Two of the victims of last week’s horrific Highway 400 crash have been identified.
Provincial police have confirmed the driver of the tanker as Benjamin Dunn of North Bay, as reported in the Barrie Examiner on Nov. 3.
OPP Sgt. Kerry Schmidt said police believe Dunn was driving the fuel truck involved in the collision.
“We’ve been in touch with his family since the day we suspected that it was indeed him in that vehicle, as did the family,” Schmidt said via Periscope, a social-media app.
“We now know his vehicle was involved in a massive collision with 13 other vehicles causing a fiery explosion and death of three people,” he said.
The fatal crash occurred shortly after 11 p.m. on Halloween after northbound traffic near Simcoe County Road 88 slowed behind a three-car collision one kilometer north.
But as drivers waited for the first accident to be cleared, one of the two fuel tankers collided with the queue of traffic.
The two tankers began leaking gas and explosions rocked the highway as the trucks, nearby cars and trees burst into flame.
Dunn’s wife, Nikiyah Mulak-Dunn has said her husband was a veteran truck driver who worked three jobs to provide for their nine children.
It took eight fire departments and more than a dozen paramedics working together to get the fire under control and injured people off the highway.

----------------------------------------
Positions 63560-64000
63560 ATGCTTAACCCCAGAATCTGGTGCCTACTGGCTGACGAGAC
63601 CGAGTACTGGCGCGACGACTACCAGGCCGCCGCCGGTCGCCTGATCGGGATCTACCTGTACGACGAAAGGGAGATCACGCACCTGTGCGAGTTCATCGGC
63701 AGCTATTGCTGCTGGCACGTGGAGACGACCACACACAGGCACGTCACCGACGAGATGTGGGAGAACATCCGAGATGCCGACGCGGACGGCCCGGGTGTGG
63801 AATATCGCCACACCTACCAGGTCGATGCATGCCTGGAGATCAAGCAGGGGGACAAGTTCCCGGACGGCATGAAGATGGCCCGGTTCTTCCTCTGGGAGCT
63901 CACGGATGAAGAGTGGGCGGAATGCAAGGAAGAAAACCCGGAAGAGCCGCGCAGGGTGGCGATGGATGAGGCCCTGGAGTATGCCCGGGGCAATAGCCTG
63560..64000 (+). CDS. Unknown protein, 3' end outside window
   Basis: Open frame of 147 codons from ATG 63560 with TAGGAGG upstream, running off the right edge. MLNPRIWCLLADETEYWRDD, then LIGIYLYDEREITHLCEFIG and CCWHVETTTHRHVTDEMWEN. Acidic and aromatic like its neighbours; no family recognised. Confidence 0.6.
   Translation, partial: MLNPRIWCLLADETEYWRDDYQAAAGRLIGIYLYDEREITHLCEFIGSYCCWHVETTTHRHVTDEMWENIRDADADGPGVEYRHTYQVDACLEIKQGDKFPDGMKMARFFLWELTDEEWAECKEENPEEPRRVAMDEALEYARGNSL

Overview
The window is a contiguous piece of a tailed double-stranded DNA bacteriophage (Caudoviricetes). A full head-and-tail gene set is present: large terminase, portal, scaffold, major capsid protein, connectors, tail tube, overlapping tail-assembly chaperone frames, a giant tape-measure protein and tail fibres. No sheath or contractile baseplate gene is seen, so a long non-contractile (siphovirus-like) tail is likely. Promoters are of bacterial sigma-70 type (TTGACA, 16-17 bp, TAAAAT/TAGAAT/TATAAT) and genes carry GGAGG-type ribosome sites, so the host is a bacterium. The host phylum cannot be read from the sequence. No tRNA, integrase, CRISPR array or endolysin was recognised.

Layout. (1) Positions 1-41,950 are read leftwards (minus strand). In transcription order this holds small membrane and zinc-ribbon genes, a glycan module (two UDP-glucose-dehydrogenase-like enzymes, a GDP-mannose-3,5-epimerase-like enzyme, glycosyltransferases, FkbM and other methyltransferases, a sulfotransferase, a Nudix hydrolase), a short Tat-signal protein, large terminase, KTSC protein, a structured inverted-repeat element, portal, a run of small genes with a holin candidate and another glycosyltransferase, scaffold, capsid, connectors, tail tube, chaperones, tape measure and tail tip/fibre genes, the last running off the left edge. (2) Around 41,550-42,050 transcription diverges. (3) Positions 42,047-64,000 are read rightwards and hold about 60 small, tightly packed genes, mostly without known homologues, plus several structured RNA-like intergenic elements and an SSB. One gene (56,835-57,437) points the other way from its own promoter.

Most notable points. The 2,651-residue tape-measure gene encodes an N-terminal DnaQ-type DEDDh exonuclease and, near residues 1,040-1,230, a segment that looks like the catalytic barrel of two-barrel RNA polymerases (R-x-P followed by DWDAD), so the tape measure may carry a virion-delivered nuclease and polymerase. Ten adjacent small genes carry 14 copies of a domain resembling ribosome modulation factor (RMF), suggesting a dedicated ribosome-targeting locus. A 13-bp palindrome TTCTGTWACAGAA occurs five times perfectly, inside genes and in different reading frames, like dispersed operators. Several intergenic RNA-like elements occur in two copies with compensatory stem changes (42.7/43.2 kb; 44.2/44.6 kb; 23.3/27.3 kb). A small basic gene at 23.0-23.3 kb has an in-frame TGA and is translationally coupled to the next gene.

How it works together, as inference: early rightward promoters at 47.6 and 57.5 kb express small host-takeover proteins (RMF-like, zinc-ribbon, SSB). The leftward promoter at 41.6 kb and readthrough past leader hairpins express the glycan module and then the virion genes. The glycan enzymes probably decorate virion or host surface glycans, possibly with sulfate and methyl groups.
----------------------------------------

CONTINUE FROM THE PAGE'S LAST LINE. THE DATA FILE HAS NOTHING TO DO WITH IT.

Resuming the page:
Highway 400 was closed until Thursday morning.
Schmidt said through the efforts of the coroner’s office, two of the three people who died in the crash have been identified.
“Fire is all-consuming and it certainly makes our work and the coroner’s work that much more difficult,” he said.
The deceased driver of the mini-van was identified Tuesday afternoon as Michael John Landry, 41 of Oshawa.
The third body has not yet been identified and may take a little longer due to the meticulous efforts required to do so, Schmidt said.
“The investigation into who caused this collision, what caused the collision are still ongoing,” he added.
Schmidt said police have spoken to many witnesses and are reaching out to other drivers who may not have spoken to police about what transpired on Oct. 31.
“There were so many people at that scene, essentially running for their lives as a sheet and a wall of fire came rolling towards them as the fuel was pouring out of those trailers.
“We need to hear from those people,” he said.
Schmidt said the investigation continues and there has been no update about charges or any findings of fault at this time.